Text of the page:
The woman with the pitch didn’t stop with Seelia’s scalp. She painted my friend’s face, too, leaving clear her eyes, nose, mouth, and ears. After that, she moved on to her shoulders, her back, and finally her breasts.

Seelia soon slumped to her side, convulsing. Those around the atrium silently withdrew. It had all happened so fast. I stood in shock. But that’s not why I hadn’t intervened. I could have. I had energy enough to have dealt with those who’d savaged her.

I hadn’t interceded because I knew she wouldn’t have wanted me to. That was the hardest part of it: knowing I could have helped, believing she was wrong to submit, and still respecting her choice enough to watch her suffer. Perhaps I’d learned something of Talenfoier, after all. In more cities than I could count, I’d raised a rendering hand careless of the law or customs of those places. I observed one razor-simple sanctity: I defended those who couldn’t do so for themselves. I’d not found a time when this felt immoral. Though it had set me at odds with the rest of my order. I respected my Randeur, our Sheason leader. I respected every Sheason, come to that. But I’d stopped waiting for them to wake up to changes that might threaten the east. It was why I’d come for the ingot of steel the Mal unrightfully possessed. But in this moment I’d held my defiance in check. For Seelia.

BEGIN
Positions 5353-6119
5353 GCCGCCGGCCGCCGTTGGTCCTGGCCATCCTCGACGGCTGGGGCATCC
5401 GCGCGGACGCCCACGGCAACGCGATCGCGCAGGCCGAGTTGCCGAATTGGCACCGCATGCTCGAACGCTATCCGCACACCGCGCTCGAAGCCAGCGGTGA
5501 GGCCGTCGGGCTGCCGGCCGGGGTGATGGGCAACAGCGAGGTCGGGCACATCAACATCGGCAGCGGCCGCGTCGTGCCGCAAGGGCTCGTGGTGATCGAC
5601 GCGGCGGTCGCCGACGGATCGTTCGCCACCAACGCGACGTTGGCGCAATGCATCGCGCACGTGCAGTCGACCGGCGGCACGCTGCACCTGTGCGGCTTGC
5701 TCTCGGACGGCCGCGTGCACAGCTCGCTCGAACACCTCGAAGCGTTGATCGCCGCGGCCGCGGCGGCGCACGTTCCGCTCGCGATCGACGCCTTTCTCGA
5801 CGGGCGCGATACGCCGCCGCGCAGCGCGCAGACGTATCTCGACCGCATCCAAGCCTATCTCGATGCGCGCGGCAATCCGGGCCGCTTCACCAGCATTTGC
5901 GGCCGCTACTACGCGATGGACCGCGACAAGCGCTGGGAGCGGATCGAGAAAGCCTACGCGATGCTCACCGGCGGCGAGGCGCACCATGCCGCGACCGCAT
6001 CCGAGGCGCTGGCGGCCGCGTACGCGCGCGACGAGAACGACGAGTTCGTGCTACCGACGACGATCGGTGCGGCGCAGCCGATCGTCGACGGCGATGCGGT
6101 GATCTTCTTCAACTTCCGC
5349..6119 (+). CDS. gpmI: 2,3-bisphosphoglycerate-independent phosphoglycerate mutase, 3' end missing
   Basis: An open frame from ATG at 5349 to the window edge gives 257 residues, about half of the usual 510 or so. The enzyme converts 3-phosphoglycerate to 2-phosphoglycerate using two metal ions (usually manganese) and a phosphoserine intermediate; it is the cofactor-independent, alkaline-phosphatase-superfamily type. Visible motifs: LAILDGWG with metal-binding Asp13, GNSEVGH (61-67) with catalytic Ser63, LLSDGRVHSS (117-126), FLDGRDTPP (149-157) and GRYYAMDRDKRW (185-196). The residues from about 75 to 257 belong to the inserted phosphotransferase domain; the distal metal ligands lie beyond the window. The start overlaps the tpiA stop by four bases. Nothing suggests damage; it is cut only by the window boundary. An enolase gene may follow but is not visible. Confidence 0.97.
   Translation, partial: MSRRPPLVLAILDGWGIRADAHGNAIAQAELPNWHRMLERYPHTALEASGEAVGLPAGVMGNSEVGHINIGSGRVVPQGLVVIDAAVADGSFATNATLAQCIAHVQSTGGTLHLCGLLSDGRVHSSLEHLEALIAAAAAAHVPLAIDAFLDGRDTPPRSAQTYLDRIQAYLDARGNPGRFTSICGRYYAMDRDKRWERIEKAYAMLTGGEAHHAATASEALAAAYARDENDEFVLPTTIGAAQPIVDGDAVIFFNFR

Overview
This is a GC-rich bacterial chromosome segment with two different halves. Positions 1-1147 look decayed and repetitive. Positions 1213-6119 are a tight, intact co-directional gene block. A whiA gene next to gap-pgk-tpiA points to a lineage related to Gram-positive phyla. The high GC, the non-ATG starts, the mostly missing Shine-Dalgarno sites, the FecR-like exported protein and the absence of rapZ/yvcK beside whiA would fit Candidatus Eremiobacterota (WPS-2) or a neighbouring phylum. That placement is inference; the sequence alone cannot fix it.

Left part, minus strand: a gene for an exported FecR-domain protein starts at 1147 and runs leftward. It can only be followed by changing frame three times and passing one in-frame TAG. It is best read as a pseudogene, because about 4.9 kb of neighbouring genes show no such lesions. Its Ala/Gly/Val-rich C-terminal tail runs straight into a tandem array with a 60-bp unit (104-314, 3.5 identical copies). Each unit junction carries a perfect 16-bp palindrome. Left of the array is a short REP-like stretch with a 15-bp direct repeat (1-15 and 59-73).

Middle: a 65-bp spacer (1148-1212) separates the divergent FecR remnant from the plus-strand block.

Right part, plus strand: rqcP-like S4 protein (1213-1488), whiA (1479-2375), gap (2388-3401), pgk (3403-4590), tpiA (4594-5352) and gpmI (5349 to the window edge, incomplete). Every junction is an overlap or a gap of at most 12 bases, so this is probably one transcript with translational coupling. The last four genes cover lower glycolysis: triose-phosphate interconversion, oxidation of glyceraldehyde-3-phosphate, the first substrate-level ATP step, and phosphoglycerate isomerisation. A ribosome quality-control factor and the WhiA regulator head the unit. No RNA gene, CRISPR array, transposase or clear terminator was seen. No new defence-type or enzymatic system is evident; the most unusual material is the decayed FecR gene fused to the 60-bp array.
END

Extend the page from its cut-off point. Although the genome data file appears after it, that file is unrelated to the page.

When the atrium had been clear a full minute, I rushed to her side. Her eyes widened at the sight of me.

“You saw. Pitch of pine,” she said, her lips trembling.

Looking into her eyes, I understood. Her punishment could have come any of a hundred ways. The way they’d chosen said much about her offense. Covered with scalding pitch, a simple everyday element, applied quickly, with a brush. It was base. And the scars would be a mark of shame on her. Some that others would see. Some that would mar the delicate skin she showed only those she chose to take to her bed.